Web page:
Many colleges offer generous or full tuition aid to National Merit Finalists. This serves as the most direct route from PSAT exam to full tuition ride, but this path has space for only a marginal segment of students. With a long game in mind, here are multiple ways that a strong PSAT score can alter the financial landscape of your college prospects: 

  • Merit aid tied to GPA and test scores. All public universities in Kentucky, for example, offer merit awards to students (in and out of state) with a 3.5 GPA, and the dollar amount increases based on SAT/ACT scores. Students with a 26 ACT or 1230 SAT score are eligible for $2,500-$8000 in tuition reduction. Scholarship recipients with an ACT score of 28-30 or SAT score of 1300-1380 are guaranteed $7,500. Recipients with a 31 ACT or 1390 SAT receive full in-state tuition. While public colleges, such as the University of Delaware, more commonly offer in-state students full tuition tied to scores and GPA, Kentucky is not alone in offering out-of-state students a potential full-tuition ride to its state schools.
  • Merit aid tied to class rank and test scores. Various schools in Texas offer merit aid based on a metric of class rank and test scores. Texas Tech provides a straightforward grid of this process here. With class rank remaining consistent, SAT or ACT scores can make the difference between $1,000 and $9,000 in reduced tuition per year. UT Austin factors academic standing and scores into many of its major-specific scholarships, which can be substantial. Students in the College of Natural Sciences, for example, can receive a full out-of-state tuition waiver if they have already secured more than $1000 in scholarship money.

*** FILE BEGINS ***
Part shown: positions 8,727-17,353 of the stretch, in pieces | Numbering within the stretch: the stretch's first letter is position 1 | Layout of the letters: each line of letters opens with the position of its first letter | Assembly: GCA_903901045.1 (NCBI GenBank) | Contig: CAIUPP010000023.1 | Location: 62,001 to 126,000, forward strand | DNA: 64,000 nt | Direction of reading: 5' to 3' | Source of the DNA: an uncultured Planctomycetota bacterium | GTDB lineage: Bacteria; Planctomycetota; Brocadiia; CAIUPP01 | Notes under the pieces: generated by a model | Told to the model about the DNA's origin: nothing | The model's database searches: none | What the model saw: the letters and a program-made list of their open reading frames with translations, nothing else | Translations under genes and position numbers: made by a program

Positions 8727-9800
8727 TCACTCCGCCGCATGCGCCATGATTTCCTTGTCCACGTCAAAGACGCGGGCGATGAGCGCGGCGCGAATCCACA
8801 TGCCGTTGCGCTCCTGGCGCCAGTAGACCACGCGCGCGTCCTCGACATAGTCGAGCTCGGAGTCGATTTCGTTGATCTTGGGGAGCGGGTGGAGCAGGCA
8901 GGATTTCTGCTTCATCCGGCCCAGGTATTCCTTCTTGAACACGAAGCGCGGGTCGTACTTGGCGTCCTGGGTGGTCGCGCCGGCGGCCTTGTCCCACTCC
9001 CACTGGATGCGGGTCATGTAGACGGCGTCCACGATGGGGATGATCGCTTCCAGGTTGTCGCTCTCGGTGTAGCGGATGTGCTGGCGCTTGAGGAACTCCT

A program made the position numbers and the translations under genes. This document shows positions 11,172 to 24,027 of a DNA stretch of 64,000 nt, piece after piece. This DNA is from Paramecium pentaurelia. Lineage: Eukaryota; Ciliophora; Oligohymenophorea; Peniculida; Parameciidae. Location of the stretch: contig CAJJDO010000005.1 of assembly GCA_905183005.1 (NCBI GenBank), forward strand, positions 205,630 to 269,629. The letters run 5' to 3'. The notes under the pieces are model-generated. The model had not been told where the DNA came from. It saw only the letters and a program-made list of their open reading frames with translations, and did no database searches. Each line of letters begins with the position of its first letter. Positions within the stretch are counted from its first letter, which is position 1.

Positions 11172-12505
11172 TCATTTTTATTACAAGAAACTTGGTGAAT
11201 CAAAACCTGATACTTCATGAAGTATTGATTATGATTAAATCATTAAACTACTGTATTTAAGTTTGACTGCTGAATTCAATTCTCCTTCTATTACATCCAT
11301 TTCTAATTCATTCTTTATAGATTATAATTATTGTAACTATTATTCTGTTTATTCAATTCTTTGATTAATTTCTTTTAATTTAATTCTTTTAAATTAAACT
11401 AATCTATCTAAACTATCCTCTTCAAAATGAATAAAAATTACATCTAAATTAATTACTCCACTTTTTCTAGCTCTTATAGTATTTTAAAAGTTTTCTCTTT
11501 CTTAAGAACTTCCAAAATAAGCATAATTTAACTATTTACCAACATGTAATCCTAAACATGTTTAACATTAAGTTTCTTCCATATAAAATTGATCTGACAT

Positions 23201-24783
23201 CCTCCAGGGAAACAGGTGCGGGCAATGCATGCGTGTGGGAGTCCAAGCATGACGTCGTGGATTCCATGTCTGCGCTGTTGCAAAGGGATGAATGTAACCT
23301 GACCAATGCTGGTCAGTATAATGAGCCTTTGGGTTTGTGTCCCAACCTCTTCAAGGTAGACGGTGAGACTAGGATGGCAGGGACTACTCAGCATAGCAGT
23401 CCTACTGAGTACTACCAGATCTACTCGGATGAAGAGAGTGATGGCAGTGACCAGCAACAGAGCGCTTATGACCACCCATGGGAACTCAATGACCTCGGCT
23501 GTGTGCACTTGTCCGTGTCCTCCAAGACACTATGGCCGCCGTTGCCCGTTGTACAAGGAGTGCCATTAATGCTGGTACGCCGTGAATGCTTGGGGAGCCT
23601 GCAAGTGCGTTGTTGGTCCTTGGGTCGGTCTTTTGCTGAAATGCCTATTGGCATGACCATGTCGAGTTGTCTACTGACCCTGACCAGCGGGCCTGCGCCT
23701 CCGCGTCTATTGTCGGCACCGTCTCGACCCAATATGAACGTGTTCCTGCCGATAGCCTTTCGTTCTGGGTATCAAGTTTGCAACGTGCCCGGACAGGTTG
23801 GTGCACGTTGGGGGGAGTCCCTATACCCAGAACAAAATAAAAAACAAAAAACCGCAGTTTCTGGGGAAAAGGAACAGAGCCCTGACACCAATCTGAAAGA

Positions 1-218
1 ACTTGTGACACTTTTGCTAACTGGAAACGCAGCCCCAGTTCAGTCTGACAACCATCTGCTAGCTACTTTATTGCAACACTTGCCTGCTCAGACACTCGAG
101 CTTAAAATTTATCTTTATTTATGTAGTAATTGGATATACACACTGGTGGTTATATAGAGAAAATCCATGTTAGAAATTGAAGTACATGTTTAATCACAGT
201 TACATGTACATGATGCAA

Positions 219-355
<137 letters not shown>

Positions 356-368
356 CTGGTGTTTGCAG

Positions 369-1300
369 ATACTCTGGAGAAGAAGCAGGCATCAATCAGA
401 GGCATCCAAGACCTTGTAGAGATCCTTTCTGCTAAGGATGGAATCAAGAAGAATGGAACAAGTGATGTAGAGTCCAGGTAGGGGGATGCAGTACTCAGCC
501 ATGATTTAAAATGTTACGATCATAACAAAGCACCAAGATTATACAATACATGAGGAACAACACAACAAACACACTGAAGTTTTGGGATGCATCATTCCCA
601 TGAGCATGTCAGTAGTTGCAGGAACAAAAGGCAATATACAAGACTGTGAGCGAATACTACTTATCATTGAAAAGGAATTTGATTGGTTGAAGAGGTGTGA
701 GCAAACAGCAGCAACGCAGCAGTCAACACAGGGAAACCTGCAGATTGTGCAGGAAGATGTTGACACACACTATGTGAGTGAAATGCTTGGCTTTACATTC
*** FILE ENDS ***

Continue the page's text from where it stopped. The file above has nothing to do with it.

• Mix-and-matched merit scholarships tied to numbers. Most commonly, a full-tuition ride can be achieved through a combination of merit scholarships derived from state-funded aid, institutional merit aid, and private scholarships, granted by local businesses and organizations. Though public schools tend to be more upfront about merit scholarships, typically listing them on their financial aid page, many private schools also award merit aid driven by GPA and test scores. You may just need to look at specific majors or use a tool like the MSL to find them.

Even though the PSAT is standardized, your approach to this exam and college admission tests doesn’t have to be. We hope you feel inspired to fill-in this outline with details from your own life—to carve out a trajectory that creates opportunities uniquely suited to you. The PSAT is just the first step in that story. 

We hope to see you at our PSAT Prep Rally, and we’re happy to support you at any step along the way. Just give us a call at 866-789-PREP (7737). 

*If you are homeschooled or attend a school that does not offer the PSAT, you can locate host schools in your area using the College Board’s High School Search Tool and contact school administrators to register. When not covered by a school, the PSAT costs $18 per student. Learn more about registration and fee waiver eligibility